(The assistant controller comments before picking up) Jomarcelo said that it was on 36 {Sargent Jomarcelo Fernandes dos Santos is the controller that was on duty and was in charge of the sector in which the Legacy was flying after passing Brasilia}


BS – Speak up Manaus!

AZ – Did you have any information from the GOL?

BS – It is here! Oh my God! Wait.

AZ – Did you find the GOL?

BS – No. Did you find it?

AZ – GOL 1907?

BS – Did he really take-off?

It seems clear the controllers realized the mess they were in.

But now, five months later, why does everyone traveling through that region still seem to be acting as if there is no 800-lbs. gorilla in the room?

Surely ATC in Brazil has an internal government component that must be laid at the feet of the Brazilians to fix and depending upon whom you believe, they may or may not be in the process.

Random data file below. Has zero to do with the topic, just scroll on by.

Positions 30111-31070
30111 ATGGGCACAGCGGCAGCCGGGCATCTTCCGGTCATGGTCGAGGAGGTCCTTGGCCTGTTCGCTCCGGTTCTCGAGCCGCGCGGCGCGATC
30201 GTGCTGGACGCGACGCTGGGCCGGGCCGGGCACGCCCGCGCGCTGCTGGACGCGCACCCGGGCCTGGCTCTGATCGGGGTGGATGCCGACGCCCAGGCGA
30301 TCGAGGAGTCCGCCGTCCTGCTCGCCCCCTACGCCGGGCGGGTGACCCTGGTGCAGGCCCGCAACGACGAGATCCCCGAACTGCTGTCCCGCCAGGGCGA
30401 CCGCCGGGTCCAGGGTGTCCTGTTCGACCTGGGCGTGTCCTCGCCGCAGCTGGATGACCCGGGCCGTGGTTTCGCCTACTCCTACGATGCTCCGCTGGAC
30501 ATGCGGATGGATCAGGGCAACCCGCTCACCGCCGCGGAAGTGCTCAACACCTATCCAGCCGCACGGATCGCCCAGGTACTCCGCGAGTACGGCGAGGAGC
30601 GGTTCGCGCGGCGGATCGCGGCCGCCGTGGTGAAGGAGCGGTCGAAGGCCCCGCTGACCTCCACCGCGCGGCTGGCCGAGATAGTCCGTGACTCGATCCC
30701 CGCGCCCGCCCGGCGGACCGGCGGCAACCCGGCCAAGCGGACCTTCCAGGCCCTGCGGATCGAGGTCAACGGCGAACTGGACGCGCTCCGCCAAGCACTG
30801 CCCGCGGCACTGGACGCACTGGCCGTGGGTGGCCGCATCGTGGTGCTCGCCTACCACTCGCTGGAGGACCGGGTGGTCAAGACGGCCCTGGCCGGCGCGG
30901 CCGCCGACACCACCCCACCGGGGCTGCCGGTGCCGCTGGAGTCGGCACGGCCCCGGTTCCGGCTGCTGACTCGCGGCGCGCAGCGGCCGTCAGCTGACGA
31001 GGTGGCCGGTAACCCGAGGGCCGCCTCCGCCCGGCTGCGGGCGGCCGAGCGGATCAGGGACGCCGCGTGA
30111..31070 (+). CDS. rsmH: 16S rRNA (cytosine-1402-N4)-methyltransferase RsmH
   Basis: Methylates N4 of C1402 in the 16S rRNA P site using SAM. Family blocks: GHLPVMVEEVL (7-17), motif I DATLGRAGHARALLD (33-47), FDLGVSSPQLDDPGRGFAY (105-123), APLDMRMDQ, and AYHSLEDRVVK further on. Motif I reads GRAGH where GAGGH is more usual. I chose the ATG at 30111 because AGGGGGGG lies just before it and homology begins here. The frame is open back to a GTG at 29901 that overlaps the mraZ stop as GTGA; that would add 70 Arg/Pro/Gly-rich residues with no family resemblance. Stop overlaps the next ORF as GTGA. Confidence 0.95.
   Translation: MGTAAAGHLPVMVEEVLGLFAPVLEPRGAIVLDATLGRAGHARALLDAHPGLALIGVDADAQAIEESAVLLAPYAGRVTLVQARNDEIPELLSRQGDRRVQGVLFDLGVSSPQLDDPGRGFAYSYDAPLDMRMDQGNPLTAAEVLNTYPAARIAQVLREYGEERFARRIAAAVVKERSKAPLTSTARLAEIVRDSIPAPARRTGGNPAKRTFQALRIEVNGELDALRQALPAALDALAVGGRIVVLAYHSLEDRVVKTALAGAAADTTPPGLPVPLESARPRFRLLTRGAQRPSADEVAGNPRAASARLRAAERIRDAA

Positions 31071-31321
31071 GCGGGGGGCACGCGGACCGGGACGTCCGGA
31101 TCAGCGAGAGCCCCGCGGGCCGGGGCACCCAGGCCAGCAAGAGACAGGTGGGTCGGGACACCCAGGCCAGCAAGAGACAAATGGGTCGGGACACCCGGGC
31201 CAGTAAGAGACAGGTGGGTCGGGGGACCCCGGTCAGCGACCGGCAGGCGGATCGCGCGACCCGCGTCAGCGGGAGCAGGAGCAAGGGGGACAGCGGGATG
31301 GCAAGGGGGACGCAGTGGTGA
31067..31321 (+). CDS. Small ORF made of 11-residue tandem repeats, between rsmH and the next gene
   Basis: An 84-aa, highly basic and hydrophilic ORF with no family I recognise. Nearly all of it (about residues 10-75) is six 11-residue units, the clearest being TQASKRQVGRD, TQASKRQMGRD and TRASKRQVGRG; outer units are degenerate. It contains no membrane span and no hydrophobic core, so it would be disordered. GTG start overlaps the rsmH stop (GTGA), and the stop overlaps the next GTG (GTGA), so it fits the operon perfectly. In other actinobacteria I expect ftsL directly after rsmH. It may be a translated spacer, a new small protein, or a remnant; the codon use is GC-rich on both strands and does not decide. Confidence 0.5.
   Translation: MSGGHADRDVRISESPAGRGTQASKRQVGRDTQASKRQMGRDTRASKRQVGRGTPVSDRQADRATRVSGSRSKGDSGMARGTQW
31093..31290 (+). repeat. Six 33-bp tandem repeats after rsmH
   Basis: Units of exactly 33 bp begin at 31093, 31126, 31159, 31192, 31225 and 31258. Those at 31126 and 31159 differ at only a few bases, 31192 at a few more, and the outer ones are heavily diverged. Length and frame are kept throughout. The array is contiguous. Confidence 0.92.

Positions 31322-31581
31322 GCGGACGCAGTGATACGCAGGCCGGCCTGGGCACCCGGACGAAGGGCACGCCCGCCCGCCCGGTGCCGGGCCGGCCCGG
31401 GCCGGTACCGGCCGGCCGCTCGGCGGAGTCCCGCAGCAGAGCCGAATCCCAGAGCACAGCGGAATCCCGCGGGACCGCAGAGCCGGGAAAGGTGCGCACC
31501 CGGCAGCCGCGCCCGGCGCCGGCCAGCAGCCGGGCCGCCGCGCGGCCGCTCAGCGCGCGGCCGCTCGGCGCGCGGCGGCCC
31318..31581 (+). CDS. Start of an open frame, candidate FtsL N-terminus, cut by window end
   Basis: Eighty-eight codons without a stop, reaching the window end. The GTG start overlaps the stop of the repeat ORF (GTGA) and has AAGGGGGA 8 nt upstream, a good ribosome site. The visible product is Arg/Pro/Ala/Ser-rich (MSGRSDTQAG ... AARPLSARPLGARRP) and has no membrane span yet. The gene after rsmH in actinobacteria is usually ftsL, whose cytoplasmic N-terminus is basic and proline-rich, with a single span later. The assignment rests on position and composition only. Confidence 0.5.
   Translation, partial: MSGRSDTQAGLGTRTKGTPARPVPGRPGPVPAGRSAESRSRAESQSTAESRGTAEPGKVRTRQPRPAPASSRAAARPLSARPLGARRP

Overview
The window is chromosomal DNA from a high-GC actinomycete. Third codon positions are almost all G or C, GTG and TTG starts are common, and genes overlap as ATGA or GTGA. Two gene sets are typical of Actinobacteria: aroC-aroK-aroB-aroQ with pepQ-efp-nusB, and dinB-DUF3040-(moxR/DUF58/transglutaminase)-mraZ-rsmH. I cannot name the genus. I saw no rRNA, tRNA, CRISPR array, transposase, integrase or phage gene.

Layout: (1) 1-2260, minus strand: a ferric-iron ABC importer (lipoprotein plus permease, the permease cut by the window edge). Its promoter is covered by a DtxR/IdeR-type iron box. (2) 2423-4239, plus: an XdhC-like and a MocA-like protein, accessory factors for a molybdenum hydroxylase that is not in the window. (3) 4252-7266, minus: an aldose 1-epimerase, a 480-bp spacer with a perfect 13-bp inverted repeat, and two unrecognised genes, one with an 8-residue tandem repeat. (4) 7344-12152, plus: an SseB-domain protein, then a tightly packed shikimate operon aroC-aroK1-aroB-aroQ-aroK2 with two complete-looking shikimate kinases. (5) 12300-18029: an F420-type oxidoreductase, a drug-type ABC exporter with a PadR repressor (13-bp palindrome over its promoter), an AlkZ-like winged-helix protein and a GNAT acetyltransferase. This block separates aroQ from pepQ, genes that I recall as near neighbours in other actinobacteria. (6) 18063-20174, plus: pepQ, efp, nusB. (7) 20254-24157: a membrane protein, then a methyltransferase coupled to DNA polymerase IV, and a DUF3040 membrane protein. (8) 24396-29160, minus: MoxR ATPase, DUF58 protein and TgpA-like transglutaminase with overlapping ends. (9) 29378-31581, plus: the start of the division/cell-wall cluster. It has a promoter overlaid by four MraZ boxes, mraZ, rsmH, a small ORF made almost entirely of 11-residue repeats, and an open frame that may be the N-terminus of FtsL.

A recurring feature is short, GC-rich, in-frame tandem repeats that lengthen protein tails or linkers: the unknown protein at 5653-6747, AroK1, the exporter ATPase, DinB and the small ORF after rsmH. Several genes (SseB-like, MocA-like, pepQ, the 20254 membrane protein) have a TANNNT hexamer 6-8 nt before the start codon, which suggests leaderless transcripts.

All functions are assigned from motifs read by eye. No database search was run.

But there is also an ongoing international component to this problem as well that no one seems to be talking about, much less fixing. Even the ALPA note was pretty well hidden on their site and makes flying there sound like VFR … “keep your eyes open,” much like Africa is yet today.

Except, that African ATC system deficiencies are well know, and well communicated throughout the aviation community.

In that region, legal or not, lateral offsets are a way of life to prevent midairs, as well as the common traffic advisory frequency to back up the lack of decent ATC.

Clearly air traffic control is more effective in some parts of the globe than others. But isn’t it time the world’s major aviation organizations begin exerting a little pressure on Brazil to fix the problem, or at least tell us what they are doing before there is another collision somewhere? And what are the other regions where ATC is questionable? Shouldn’t we be telling the passengers in back about the risks before they book the flight?

For the record, I still think asking about the state of Brazilian ATC was, and still is, a pretty good question.